Mining companies in Canada are feeling the pinch as emerging market growth wavers and commodity prices show little sign of picking up.
Home to heavyweights such as Barrick Gold Corp, First Quantum Minerals Ltd and the Potash Corporation of Saskatchewan Inc, the Canadian resources space is anything but a walk in the park. This is potentially bad news for local communities scattered around this vast country dependent on the sector for their economic wellbeing.
Mining companies have reduced spending, scaling back unnecessary exploration and postponing expansion plans. While the global economic outlook remains uncertain and commodity prices volatile, identifying a source of financing to strengthen operations and progress expansion plans will be key.
Project financing is being used to the extensive capital requirements of some mining companies with sustainable long-term projects. This financing involves the long-term funding of a single-purpose project company. The repayment obligations are secured by the project's assets and cash flow.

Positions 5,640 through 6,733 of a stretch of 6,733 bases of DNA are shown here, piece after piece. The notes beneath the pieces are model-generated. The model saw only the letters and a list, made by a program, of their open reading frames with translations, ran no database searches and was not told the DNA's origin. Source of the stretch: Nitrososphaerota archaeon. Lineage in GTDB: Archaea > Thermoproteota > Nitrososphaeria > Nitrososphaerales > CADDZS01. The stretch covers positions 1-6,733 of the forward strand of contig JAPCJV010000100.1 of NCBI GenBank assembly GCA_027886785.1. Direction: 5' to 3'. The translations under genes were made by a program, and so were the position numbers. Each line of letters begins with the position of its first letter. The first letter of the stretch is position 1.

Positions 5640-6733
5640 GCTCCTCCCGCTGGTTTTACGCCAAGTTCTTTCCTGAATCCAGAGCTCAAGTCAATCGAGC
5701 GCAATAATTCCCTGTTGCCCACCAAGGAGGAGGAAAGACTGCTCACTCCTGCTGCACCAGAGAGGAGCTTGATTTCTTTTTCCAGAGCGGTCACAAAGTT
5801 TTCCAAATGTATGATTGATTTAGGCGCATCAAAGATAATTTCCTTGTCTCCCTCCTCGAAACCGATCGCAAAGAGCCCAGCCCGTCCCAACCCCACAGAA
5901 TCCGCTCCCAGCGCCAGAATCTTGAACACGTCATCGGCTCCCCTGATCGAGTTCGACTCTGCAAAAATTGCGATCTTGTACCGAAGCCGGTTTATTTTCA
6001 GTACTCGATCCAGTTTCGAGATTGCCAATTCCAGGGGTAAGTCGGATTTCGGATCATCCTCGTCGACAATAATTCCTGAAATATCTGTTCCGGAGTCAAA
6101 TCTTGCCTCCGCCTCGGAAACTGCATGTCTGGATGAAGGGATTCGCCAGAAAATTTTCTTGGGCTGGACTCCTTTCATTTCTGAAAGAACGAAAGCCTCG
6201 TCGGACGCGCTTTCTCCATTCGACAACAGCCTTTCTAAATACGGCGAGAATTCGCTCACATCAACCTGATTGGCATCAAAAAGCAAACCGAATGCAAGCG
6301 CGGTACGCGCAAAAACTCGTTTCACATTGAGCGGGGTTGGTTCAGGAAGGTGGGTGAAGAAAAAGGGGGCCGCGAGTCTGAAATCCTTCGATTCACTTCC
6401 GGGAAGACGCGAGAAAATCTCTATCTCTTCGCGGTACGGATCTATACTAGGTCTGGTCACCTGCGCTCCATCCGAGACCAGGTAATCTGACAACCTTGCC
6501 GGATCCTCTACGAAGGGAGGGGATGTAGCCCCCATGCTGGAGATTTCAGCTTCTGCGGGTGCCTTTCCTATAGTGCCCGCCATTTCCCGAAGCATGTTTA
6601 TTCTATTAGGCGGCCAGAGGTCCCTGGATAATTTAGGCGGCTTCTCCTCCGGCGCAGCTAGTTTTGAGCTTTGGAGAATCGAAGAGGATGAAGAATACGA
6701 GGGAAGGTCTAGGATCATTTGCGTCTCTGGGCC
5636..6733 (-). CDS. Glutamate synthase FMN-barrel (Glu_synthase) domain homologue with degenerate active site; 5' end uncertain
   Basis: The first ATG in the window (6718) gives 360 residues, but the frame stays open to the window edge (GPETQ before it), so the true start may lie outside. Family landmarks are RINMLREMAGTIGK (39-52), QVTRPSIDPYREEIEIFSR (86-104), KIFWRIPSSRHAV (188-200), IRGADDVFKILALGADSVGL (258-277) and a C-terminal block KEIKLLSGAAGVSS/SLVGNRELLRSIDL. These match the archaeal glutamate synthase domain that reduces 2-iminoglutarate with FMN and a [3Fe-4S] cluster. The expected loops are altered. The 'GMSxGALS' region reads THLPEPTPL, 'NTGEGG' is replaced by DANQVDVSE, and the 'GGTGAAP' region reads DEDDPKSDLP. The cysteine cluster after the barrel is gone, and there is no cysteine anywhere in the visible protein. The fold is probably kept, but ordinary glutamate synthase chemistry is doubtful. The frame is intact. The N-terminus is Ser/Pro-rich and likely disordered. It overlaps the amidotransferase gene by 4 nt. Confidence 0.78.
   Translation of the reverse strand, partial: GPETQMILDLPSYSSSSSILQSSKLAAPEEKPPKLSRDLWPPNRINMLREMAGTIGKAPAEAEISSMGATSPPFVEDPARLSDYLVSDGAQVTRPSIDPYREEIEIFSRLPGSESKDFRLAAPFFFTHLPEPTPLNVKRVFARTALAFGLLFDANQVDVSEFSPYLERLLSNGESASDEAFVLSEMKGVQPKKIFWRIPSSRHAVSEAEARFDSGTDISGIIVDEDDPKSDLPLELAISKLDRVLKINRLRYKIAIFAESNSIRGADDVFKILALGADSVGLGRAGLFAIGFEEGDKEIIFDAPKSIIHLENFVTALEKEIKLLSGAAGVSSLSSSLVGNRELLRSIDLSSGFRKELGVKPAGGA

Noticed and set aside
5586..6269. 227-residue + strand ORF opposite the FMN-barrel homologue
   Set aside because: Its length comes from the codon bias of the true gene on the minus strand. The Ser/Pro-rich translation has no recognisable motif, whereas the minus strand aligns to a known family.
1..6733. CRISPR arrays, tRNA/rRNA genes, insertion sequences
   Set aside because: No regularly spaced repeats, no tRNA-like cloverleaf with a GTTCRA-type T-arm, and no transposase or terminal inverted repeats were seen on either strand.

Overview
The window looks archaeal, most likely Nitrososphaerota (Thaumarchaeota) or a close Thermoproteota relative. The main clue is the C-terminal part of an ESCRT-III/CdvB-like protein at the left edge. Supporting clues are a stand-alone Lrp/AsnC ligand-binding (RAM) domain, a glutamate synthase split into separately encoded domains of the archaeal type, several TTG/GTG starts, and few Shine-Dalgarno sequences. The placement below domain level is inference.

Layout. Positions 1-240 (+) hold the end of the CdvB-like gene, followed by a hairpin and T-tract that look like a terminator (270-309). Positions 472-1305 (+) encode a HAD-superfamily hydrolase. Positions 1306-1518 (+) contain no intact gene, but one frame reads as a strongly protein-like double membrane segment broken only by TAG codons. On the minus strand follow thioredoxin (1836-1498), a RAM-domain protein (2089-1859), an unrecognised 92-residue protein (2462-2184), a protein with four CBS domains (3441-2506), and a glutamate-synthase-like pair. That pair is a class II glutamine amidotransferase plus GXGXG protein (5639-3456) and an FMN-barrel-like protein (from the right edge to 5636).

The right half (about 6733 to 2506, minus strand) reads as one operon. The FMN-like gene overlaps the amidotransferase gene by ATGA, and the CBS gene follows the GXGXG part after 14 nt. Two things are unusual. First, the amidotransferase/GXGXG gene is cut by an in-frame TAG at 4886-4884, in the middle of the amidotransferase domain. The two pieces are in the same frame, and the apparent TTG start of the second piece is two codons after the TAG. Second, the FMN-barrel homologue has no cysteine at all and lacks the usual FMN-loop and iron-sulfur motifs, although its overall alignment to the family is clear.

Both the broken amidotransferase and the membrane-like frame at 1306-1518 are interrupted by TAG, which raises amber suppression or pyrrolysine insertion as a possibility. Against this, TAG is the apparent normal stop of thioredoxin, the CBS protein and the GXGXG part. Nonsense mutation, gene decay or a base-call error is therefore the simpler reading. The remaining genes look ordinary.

Project financing is ideal for a capital-intensive major infrastructure, such as a mining project. Given the lenders' exposure to project risk, the due diligence of the mining project and its associated risks is extensive and thorough.
The following are critical elements in mining project financing.
Strong sponsorship and committed equity
Lenders will need to be confident the project is backed by strong and competent sponsorship and sufficient and available equity. Junior mining companies will likely be required to fully commit their equity or ensure it is fully accessible to the lenders before any lenders' funds are disbursed. Deferred equity return instalments (pro-rated to disbursements) may be permitted for the more robust companies, particularly those offering strong corporate completion guarantees during construction.
Aboriginal rights and the duty to consult
Aboriginal and treaty rights are entrenched in the Canadian Constitution, which makes them a key consideration in due diligence. Mining exploration, at all stages, from the issuance of the initial regulatory permits to mine closure and remediation, has the potential to adversely affect these rights.